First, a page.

This dude's real name is "Let", and he's my main instructor for the three-day climbing course that I'm doing here at Ton Sai. When I told Let that my name was "Jeremy", he had a lot of difficulty pronouncing it — the closest he could get was "Jet Li", and so that is now my official rock-climbing pseudonym. Let's a really nice guy: he's only been rock-climbing himself (let alone instructing!) for the past six months; before that, he spent ten years as a chef in a glamorous hotel restaurant in Phuket. His ability and his fitness levels are remarkable, considering how new he is to the sport; and after only six months of working with farangs, his English ain't so bad either.
Mathias is a quiet guy from Germany, who's spent most of his life as a musician in one form or another, and who's currently about to start work as a sound producer. That is: if you ever wondered who composes all those cheesy little sounds that are the intros to TV quiz shows and news bulletins, it's him. Mathias is in Thailand for about a month, where he's relaxing on various beaches and enjoying the warm, un-European weather. I met him this evening, when we realised that we were sharing the "emergency room" at Kiew Thao, here in Ton Sai, while waiting for our own respective bungalows to become available.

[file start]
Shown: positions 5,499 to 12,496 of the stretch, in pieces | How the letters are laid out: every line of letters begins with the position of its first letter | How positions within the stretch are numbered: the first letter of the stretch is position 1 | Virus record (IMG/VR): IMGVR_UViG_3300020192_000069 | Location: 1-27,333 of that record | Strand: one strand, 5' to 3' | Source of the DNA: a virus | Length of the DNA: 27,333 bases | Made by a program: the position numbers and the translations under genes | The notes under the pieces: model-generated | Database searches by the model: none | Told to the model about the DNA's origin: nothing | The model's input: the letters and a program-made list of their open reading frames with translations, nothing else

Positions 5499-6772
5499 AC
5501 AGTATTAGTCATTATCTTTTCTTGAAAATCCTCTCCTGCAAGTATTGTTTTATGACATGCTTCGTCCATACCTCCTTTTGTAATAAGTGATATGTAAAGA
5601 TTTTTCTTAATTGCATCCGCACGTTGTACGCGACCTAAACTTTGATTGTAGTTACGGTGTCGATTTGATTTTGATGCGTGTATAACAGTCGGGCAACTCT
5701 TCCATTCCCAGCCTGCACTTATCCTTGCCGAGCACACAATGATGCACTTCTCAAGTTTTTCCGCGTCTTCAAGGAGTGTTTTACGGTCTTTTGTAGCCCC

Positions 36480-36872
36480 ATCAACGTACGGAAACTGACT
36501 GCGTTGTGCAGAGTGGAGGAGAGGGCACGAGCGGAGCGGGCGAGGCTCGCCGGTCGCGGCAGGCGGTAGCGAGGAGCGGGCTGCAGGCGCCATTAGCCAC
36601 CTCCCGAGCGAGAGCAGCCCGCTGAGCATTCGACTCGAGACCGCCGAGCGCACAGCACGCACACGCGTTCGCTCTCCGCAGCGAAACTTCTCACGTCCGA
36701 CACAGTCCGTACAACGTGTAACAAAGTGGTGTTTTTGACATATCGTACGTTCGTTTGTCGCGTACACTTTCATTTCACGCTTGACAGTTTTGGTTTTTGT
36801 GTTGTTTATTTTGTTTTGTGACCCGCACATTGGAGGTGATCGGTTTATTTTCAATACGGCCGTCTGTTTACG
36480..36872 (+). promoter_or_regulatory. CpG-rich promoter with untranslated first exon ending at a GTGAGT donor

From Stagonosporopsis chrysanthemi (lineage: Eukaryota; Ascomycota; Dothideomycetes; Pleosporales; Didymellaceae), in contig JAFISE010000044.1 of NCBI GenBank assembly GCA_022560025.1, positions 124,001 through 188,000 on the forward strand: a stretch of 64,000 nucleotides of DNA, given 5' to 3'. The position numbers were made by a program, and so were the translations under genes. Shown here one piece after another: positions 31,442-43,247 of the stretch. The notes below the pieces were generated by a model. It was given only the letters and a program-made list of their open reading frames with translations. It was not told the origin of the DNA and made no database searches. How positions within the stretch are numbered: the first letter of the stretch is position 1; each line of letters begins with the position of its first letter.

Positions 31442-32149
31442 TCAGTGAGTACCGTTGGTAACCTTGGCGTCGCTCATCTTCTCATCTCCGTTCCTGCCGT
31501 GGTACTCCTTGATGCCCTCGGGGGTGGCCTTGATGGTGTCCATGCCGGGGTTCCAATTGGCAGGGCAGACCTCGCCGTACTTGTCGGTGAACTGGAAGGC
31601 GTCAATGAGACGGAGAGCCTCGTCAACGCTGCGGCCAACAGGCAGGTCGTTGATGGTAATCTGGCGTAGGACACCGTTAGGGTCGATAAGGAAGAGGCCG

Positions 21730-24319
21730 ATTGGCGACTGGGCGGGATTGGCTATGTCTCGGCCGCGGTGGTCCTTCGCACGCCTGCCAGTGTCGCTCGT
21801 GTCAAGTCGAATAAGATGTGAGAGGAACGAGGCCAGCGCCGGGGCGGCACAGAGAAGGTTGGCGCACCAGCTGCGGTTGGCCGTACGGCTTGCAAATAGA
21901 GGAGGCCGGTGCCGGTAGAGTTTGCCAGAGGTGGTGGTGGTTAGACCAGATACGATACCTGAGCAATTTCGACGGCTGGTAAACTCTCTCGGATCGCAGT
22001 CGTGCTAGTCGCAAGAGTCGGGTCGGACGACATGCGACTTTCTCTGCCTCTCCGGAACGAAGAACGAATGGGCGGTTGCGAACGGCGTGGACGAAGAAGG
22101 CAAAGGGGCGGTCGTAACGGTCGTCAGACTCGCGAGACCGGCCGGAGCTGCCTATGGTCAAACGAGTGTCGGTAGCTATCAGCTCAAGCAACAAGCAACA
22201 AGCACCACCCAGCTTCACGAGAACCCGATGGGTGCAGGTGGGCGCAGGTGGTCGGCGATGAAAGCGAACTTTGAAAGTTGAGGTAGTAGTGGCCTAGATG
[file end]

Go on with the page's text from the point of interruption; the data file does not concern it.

I met this girl on the bus to Krabi today. She's told me her name a zillion times: but I'm afraid it's all Dutch to me. She's been living in a small village near Ranong for the past 6 weeks, where she was volunteering as an English teacher at the local primary school. I hung out with her this evening in Krabi, and then we kept bumping into each other over the next few days, since we both continued on to Ton Sai. She's a bit daunted by all the farangs, after being in a remote Thai village for so long — but she's gradually getting used to seeing Westerners everywhere once again.
In case I haven't yet had my full dose of Austrians, tonight Ko Tao delivered me yet more of them! Iris and Andrea are two lovely girls from Vienna, who are (like myself) currently on a world trip — although theirs is significantly shorter than mine. They've already been to Australia, where the only place they visited was Sydney (they reckon it was so much fun, they got stuck there for two weeks — go figure). They're currently taking their sweet time getting through Thailand's glorious south, after which they'll keep heading north, and eventually home. I bumped into them at the hippie bar next-door to my room this evening, where I shared a few drinks with them.